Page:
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The National Center for Therapeutics Manufacturing is producing spike proteins to identify antibodies that can attach to the SARS-CoV-2 spike protein receptor-binding domain and prevent the virus from binding to key sites, thus obstructing the virus from entering and infecting human cells. | Image: Getty Images

As the coronavirus pandemic continues to surge worldwide, there is an urgent need for anything that can bring us closer to a vaccine or treatment that will protect people from future infections. SARS-CoV-2 (also known as severe acute respiratory syndrome coronavirus 2) is the virus that infects cells and causes the coronavirus disease in humans. Researchers could theoretically eliminate the threat of the coronavirus if they can discover how to prevent this virus from binding to cells in the first place.

Preventing this binding is easier said than done, but the Texas A&M Engineering Experiment Station’s (TEES) National Center for Therapeutics Manufacturing (NCTM) has received funding from the National Institute for Innovation in Manufacturing Biopharmaceuticals (NIIMBL) to help find a way to do just that.

NCTM is producing spike proteins to identify antibodies that can attach to the SARS-CoV-2 spike protein receptor-binding domain and prevent the virus from binding to key sites, thus obstructing the virus from entering and infecting human cells.

“There are hundreds of virus-fighting antibodies in plasma, and using recombinant spike proteins is the fastest way to detect the correct ones we need to fight COVID-19,” said Dr. Zivko Nikolov, professor in the Department of Biological and Agricultural Engineering at Texas A&M University and director of NCTM.

GE Axichrom column packed with beads that have nickel on them, resulting in the slight green color. The pink color is from the culture media being loaded on the column to bind the spike protein that was made in culture media. After all of the culture media is washed away, a solution containing a chemical that forces the spike protein off the nickel column is used to obtained the spike protein in purified form. | Image: Emma Foster

NCTM’s strategy is derived from what happened with Dr. Kent Brantly, who survived Ebola, then donated his plasma to help others recover as well. Doctors and scientists identified antibodies in his blood that could recognize the Ebola virus and prevent it from multiplying further in patients. Similarly, NCTM researchers are making versions of COVID-19 spike proteins that can be used to measure antibody responses to the SARS-CoV-2 virus spike proteins in order to aid in the recombinant development of these antibodies in the future.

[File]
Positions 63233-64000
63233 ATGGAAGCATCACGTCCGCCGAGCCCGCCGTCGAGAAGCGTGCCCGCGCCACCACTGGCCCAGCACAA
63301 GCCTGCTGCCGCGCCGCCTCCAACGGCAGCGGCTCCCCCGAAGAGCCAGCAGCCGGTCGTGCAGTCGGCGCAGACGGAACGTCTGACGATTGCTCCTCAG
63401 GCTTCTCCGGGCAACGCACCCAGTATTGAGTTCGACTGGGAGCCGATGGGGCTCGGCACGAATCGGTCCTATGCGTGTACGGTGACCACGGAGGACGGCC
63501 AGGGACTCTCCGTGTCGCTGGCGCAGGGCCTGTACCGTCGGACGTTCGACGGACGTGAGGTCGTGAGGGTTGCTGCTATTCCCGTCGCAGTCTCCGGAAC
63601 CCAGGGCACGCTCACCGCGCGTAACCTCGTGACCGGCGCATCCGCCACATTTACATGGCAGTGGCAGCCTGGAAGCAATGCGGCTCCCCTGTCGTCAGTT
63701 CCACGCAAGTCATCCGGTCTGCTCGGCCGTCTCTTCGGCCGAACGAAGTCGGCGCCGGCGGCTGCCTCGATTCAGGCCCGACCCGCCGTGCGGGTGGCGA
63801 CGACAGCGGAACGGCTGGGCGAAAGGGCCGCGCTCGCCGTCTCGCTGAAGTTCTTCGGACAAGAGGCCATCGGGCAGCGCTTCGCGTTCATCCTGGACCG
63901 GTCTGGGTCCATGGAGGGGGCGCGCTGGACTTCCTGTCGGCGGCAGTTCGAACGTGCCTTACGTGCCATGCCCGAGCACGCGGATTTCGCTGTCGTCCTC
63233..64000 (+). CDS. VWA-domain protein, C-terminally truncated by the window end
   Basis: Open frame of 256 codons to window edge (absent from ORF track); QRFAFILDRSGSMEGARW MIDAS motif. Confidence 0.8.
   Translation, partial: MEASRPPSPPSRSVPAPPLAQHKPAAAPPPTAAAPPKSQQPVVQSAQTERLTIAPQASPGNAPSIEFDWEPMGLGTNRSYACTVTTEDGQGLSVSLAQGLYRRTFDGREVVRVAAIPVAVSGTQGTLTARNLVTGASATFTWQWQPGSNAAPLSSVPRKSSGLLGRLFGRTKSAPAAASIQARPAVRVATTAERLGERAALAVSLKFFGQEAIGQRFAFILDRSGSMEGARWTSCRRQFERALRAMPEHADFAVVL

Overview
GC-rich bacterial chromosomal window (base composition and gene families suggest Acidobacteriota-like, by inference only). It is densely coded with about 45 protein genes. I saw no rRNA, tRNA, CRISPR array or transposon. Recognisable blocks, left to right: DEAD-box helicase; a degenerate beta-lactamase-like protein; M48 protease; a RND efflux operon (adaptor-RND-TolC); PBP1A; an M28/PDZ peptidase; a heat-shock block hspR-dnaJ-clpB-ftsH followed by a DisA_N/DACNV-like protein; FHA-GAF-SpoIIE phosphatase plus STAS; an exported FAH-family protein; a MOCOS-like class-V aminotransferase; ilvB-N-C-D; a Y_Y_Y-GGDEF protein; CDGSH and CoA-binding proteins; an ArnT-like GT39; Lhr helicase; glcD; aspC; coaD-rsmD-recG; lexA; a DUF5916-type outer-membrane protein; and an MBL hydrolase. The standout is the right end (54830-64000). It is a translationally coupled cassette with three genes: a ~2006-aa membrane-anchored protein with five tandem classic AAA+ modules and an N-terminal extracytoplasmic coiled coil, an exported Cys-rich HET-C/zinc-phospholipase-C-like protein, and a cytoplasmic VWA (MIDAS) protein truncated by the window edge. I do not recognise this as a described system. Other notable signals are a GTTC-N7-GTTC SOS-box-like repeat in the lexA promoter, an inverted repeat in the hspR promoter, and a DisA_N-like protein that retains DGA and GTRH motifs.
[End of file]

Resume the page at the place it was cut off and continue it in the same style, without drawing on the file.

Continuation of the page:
NCTM’s spike proteins will also be useful once a COVID-19 vaccination is available.

“Beyond screening convalescent plasma, the spike proteins will be needed to determine if protective responses are being generated in response to the vaccination, how long responses persist and if having antibodies to the spike protein provides a person with immunity such that they can safely return to the workplace without fear of reinfection,” said TEES research scientist  Dr. Susan Woodard.

NCTM is collaborating with the Army Research Lab (ARL), whose research affiliates have been studying coronavirus spike proteins since 2013. The most promising constructs designed by ARL partners have been shared with NCTM to produce more proteins. The proteins that NCTM makes in cell culture will be provided to ARL, and they will work with Houston Methodist Hospital to use the purified material in serology assays to screen donors for convalescent plasma therapy. ARL will also use NCTM’s proteins to screen monoclonal antibodies that neutralize the virus.

The purified spike proteins are important for determining the strength of antibodies present in recovered COVID-19 patients, and antibodies made against the spike proteins are expected to prevent the virus from binding to and infecting human cells.

“I am excited to scale up the effort to produce spike proteins and to deliver hundreds of milligrams of purified proteins to collaborators at the ARL, Houston Methodist Hospital, the U.S. Department of Commerce’s National Institute of Standards and Technology and NIIMBL,” Nikolov added. “I truly believe NCTM is uniquely qualified to respond to the education, training and applied research needs of Texas A&M University and the broader community.”

This work was performed under financial assistance award 70NANB20H037 from the U. S. Department of Commerce, National Institute of Standards and Technology.

National Center for Therapeutics Manufacturing

The National Center for Therapeutics Manufacturing  is a first-of-its-kind, multi-disciplinary workforce education institution and biopharmaceutical manufacturing center, located at Texas A&M University in College Station, Texas. The NCTM’s workforce development mission is to provide education, training, and outreach programs to produce a highly skilled workforce for the vital U.S. and global pharmaceutical industry.